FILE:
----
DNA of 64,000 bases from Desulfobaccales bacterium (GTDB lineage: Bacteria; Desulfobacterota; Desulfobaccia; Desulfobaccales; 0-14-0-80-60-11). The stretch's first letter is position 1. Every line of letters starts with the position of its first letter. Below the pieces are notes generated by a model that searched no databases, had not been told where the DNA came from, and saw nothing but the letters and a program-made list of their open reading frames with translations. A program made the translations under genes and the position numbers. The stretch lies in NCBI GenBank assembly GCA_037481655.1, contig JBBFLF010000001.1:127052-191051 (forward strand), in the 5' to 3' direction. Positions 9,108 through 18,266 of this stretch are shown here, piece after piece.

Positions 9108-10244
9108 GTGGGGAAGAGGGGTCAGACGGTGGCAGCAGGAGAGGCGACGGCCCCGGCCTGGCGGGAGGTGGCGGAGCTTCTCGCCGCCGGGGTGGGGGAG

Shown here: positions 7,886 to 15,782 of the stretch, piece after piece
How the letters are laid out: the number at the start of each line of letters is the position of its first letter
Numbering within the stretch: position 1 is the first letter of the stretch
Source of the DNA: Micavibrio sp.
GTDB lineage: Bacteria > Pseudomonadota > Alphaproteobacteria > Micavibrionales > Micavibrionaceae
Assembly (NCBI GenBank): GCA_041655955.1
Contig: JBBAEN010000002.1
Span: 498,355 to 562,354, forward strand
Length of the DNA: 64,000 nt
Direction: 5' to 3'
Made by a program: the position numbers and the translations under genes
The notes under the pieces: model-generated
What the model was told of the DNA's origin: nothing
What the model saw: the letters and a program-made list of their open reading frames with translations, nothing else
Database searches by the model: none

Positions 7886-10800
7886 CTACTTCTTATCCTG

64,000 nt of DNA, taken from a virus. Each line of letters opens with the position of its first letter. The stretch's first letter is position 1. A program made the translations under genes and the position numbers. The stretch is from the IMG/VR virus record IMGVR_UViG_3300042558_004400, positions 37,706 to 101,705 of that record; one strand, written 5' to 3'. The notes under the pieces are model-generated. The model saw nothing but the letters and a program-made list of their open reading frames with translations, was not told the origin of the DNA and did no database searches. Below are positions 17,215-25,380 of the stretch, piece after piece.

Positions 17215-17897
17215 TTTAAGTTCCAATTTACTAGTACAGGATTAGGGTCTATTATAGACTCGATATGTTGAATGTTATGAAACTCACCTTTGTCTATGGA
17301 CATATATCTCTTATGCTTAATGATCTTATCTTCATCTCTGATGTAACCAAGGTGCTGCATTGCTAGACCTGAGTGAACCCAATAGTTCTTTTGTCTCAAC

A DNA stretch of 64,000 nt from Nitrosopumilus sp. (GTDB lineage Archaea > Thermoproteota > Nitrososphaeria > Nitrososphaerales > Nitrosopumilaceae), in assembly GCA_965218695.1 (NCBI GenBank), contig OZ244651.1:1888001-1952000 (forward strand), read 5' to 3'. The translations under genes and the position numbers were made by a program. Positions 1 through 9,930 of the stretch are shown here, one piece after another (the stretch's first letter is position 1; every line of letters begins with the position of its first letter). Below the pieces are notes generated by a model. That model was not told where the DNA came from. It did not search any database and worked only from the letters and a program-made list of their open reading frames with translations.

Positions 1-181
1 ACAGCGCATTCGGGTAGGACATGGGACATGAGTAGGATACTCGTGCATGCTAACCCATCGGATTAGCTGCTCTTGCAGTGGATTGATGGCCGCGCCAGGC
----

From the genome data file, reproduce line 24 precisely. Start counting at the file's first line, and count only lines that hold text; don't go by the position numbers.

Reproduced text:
17301 CATATATCTCTTATGCTTAATGATCTTATCTTCATCTCTGATGTAACCAAGGTGCTGCATTGCTAGACCTGAGTGAACCCAATAGTTCTTTTGTCTCAAC